delivered the opinion of the Court:
The only fact agreed by the pleadings, out of which the question of law now to be decided, arises, is that the Plaintiff’s intestate died before the testator of the Defendant, and that within seven years after administration was granted to the Plaintiff, this suit was brougj.it. The Defendant pleads in bar to the recovery, the act of 1715, ch. 48, the words of which are, “ That creditors of any “ person deceased shall make their claim within seven “ years after the death of such debtor, otherwise such “ creditor shall be forever barred.”
By the common act of limitations, the bar begins when the cause of action accrues; and if the creditor be then living, the statute continues to run, although he should afterwards die intestate, and no administration be taken out upon his effects until more than three years thereafter. In other words, the administrator will not, in such case, bo allowed three years from the time administration is granted, but the bar will be computed from the cause of' action commencing. On the other hand, if money belonging to an intestate’s estate be received by the Defendant *596before administration is taken out to the creditor, the administrator will be allowed three years from the time he ^ administers; because, when the cause of action did accrue, fljCl,e was no person who could bring1 suit.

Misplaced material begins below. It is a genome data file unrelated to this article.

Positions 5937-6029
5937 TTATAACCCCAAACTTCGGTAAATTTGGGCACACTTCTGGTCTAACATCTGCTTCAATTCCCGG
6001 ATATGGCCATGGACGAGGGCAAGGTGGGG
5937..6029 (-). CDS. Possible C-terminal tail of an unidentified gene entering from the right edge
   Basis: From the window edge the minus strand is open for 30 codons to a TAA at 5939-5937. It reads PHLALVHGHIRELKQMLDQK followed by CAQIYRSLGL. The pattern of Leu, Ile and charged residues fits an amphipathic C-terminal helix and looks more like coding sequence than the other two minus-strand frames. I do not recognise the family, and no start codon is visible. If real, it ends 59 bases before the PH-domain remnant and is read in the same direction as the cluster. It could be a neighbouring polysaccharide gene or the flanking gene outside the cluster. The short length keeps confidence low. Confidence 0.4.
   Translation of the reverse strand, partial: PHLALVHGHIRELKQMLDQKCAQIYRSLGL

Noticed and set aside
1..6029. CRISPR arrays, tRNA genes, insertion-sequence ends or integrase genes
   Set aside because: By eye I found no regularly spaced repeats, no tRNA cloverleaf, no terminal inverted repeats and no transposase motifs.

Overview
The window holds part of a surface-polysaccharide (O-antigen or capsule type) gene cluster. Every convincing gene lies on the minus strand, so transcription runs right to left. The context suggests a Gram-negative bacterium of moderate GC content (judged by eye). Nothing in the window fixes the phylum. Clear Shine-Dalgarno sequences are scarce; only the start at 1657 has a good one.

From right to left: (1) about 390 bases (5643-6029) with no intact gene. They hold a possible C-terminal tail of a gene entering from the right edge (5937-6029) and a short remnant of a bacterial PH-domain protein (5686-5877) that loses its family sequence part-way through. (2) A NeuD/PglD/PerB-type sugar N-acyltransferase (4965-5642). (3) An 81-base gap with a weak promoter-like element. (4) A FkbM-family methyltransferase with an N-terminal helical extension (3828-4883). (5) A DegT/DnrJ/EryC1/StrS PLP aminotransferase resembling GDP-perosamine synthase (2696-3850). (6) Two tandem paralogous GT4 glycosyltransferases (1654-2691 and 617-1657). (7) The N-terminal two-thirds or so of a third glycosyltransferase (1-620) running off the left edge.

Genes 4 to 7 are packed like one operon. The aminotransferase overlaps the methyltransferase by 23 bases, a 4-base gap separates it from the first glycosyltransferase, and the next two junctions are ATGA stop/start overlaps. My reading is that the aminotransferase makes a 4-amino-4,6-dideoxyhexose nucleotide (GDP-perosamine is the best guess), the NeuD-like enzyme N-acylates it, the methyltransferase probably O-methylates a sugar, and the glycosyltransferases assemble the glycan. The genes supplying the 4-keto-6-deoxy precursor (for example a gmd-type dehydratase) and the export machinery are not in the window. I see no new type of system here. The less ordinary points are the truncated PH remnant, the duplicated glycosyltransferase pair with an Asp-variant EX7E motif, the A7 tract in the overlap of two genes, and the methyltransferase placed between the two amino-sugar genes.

These principles, after much uncertainty and confusion in the cases, and particularly in abridging them for the elementary books, were at length ably expounded and finally settled, in Hickman v. Walker, and Smith v. Hill.* By the very words of the act relied upon in this case, two circumstances must concur to put the bar in operation, to wit, the death of the debtor and the simultaneous existence of a creditor. When creditors are required to make claim within seven years, the existence of creditors is presupposed at the moment from which the bar begins ; and the construction is necessarily excluded, which shall take away the claims of those who shall become creditors after that period. To ail statutes of limitation, the principle has been hitherto applied, that when they begin to run, nothing will stop their operation :† and accordingly, if the intestate of the Plaintiff had been alive, when the Defendant’s testator died, the act of 1715 would have attached upon his claim, although no administration had been taken out by the Plaintiff, for more than seven years afterwards. That was the case of M’Clellan’s executors v. Hill’s executors,‡ although this Circumstance does not appear in the report. But I have examined the record, and ascertained the fact to be, that Hill died more than a year before. M’Ciellan. That case is, therefore, reconcileahle with this; for the act began to run against M’Clellan, then “ a creditor at es the time of the death of the debtor.” In this case, there was no creditor when the Defendant’s testator died, nor was any person authorised to make claim, until the Plaintiff administered ; and he having made claim within the time limited by the act, is not affected by the bar. The opinion of the Court is, that the plea of the act of 1715, should be overruled.